So far were these views carried, that it was asserted : “Israel needs not the teaching of the King Messiah,' but that • He only comes to gather the dispersed, and to give to the Gentiles thirty commandments, as it is written (Zechar. xi. 12), 'they weighed me my price, thirty pieces of silver ” (Ber. R. 98). But even these extreme statements seem to imply that keen controversy had raged on the subject. Besides, the most zealous defenders of the Law admitted that the Gentiles were to receive laws in Messianic times. The smallest and most extreme section held that, the laws, as Israel observed them, would be imposed on the Gentiles (Chol. 92 a); others, that only thirty commandments, the original Noachic ordinances, supposed to be enumerated in Lev. xix., would become obligatory,' while some held, that only three ordinances would be binding on the new converts : two connected with the Feast of Tabernacles, the third, that of the phylacteries (Midr. on Ps. xxxi. 1, ed. Warsh., p. 30 b). On the other hand, we have the most clear testimony that the prevailing direction of teaching was in a different direction. In a very curious passage (Yalkut ii. 296, p. 46 a), in which the final restitution of 'the sinners of Israel and of the righteous of the Gentiles' who are all in Gehinnom, is taught in very figurative language, we are told of a 'ner Law which God will give by the Messiah’in the age to come—thanksgiving for which calls forth that universal Amen, not only on earth but in Gehinnom, which leads to the deliverance of those who are in the latter. But as this may refer to the time of the final consummation, we turn to other passages. The Midrash on Song ii. 13. applying the passage in conjunction with Jer. xxxi. 31, expressly states that the Messiah would give Israel a new law, and the Targum, on Is. xii. 3, although perhaps not quite so clearly, also speaks of a “new instruction. It is needless to multiply proofs (such as Vajjikra R. 13). But the Talmud goes even further, and lays down the two principles, that in the age to come 'the whole ceremonial Law and all the feasts were to cease. And although this may be regarded as merely & general statement, it is definitely applied to the effect, that all sacrifices except the thank-offering, and all fasts and feasts except the Day of Atonement, or else the Feast of Esther, were to come to an end—nay (in the Midr. on the words 'the Lord looseth the bound,' Ps. cxlvi. 7), that what had formerly been "bound' or forbidden would be 'loosed' or allowed, notably that the distinctions between clean and unclean animals would be removed.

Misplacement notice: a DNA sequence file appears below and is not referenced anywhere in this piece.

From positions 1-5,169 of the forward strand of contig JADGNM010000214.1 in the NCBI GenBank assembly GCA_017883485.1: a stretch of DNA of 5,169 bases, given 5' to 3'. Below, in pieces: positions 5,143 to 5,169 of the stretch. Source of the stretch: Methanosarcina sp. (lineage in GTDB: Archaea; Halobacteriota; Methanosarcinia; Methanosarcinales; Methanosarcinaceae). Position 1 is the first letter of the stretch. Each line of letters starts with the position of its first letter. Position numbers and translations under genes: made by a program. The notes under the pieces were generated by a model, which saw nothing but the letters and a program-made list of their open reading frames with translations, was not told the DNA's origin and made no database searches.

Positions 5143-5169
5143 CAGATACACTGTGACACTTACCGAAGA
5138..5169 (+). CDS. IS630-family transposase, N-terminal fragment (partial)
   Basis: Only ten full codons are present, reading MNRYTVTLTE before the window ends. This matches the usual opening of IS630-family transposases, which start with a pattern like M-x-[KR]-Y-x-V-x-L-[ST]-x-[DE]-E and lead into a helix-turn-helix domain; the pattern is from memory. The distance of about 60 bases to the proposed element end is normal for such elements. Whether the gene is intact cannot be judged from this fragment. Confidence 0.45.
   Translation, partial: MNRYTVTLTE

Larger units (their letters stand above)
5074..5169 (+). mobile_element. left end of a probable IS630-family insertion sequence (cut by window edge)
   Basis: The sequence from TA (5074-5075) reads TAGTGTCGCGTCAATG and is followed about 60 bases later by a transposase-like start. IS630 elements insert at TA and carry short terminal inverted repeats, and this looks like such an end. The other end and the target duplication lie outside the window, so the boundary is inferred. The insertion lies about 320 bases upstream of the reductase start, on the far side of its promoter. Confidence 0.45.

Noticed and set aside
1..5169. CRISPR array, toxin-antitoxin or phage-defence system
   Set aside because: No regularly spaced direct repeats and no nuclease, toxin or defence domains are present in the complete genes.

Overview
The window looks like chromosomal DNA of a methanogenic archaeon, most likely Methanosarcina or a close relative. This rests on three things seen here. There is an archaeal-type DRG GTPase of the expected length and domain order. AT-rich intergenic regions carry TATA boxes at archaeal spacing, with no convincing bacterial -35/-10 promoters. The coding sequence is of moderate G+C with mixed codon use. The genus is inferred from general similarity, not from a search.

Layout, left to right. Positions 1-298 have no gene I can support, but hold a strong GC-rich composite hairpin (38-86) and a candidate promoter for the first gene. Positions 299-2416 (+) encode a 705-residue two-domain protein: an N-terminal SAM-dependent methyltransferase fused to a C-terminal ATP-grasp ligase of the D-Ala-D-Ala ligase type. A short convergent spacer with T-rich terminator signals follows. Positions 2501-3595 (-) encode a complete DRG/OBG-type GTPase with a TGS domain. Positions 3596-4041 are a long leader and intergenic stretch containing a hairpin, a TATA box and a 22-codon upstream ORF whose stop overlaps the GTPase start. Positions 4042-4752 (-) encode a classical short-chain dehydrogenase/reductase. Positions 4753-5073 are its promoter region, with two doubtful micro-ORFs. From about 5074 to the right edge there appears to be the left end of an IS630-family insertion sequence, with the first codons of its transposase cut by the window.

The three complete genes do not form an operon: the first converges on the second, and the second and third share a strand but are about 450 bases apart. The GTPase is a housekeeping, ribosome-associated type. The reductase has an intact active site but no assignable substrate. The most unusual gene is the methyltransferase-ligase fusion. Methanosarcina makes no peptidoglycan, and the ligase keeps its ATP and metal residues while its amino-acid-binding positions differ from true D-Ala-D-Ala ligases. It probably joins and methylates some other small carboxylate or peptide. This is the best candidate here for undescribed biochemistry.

There is the less need of apology for any digression here, that, besides the intrinsic interest of the question, it casts light on two most important subjects. For, first, it illustrates the attempt of the narrowest Judaic party in the Church to force on Gentile believers the yoke of the whole Law; the bearing of St. Paul in this respect; his relation to St. Peter; the conduct of the latter; and the proceedings of the Apostolic Synod in Jerusalem (Acts xv.). St. Paul, in his opposition to that party, stood even on orthodox Jewish ground. But when he asserted, not only a new law of liberty, but the typical and preparatory character of the whole Law, and its fulfilment in Christ, he went far beyond the Jewish standpoint. Further, the favourite modern theory as to fundamental opposition in principle between Pauline and Petrine theology in this respect, has, like many kindred theories, no support in the Jewish views on that subject, unless we suppose that Peter had belonged to the narrowest Jewish school, which his whole history seems to forbid. We can also understand, how the Divinely granted vision of the abrogation of the distinction between clean and unclean animals (Acts x. 9-16)